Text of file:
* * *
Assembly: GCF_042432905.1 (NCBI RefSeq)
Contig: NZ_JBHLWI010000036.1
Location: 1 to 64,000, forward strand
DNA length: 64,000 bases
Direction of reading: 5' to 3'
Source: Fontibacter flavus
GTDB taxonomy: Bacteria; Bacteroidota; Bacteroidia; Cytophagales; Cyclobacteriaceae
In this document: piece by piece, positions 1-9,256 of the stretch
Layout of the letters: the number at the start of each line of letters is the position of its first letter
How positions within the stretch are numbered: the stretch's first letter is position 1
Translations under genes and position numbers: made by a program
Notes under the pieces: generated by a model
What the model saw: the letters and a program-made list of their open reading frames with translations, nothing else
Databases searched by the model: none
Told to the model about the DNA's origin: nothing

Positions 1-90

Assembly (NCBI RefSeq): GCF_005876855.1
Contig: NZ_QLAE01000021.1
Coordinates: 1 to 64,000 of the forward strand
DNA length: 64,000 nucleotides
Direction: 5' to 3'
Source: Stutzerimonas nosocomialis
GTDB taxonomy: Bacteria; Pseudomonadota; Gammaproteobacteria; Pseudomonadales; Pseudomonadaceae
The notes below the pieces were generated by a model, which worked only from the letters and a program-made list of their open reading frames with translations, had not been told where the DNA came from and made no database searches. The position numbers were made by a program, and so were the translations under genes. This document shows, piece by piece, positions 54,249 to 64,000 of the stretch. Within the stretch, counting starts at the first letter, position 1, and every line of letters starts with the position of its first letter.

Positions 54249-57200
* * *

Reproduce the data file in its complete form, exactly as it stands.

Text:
Assembly: GCF_042432905.1 (NCBI RefSeq)
Contig: NZ_JBHLWI010000036.1
Location: 1 to 64,000, forward strand
DNA length: 64,000 bases
Direction of reading: 5' to 3'
Source: Fontibacter flavus
GTDB taxonomy: Bacteria; Bacteroidota; Bacteroidia; Cytophagales; Cyclobacteriaceae
In this document: piece by piece, positions 1-9,256 of the stretch
Layout of the letters: the number at the start of each line of letters is the position of its first letter
How positions within the stretch are numbered: the stretch's first letter is position 1
Translations under genes and position numbers: made by a program
Notes under the pieces: generated by a model
What the model saw: the letters and a program-made list of their open reading frames with translations, nothing else
Databases searched by the model: none
Told to the model about the DNA's origin: nothing

Positions 1-90

Assembly (NCBI RefSeq): GCF_005876855.1
Contig: NZ_QLAE01000021.1
Coordinates: 1 to 64,000 of the forward strand
DNA length: 64,000 nucleotides
Direction: 5' to 3'
Source: Stutzerimonas nosocomialis
GTDB taxonomy: Bacteria; Pseudomonadota; Gammaproteobacteria; Pseudomonadales; Pseudomonadaceae
The notes below the pieces were generated by a model, which worked only from the letters and a program-made list of their open reading frames with translations, had not been told where the DNA came from and made no database searches. The position numbers were made by a program, and so were the translations under genes. This document shows, piece by piece, positions 54,249 to 64,000 of the stretch. Within the stretch, counting starts at the first letter, position 1, and every line of letters starts with the position of its first letter.

Positions 54249-57200